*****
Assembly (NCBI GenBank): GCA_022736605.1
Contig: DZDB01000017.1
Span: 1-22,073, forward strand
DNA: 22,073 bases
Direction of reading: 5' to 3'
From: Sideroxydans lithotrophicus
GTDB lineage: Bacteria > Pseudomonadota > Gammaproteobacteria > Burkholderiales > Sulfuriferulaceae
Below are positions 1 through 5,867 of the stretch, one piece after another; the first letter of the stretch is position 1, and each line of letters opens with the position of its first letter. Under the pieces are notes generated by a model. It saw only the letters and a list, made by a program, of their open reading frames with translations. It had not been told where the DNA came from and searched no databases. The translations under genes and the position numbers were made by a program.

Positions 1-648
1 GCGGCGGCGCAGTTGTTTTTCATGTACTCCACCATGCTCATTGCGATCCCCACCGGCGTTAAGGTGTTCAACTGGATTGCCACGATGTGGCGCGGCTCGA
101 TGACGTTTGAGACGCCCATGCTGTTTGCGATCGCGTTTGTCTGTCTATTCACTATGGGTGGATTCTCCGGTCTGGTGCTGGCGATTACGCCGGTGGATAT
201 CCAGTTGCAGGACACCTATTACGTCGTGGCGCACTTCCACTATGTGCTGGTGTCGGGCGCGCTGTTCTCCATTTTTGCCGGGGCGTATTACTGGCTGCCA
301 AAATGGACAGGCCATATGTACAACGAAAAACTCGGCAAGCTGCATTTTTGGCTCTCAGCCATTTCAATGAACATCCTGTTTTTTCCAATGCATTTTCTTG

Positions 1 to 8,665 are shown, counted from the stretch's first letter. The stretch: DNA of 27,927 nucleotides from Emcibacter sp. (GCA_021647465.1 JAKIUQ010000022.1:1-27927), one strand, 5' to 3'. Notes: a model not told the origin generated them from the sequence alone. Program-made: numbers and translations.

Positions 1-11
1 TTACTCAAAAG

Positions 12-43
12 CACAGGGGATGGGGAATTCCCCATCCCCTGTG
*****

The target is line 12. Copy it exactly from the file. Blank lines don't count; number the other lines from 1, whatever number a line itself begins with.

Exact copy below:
201 CCAGTTGCAGGACACCTATTACGTCGTGGCGCACTTCCACTATGTGCTGGTGTCGGGCGCGCTGTTCTCCATTTTTGCCGGGGCGTATTACTGGCTGCCA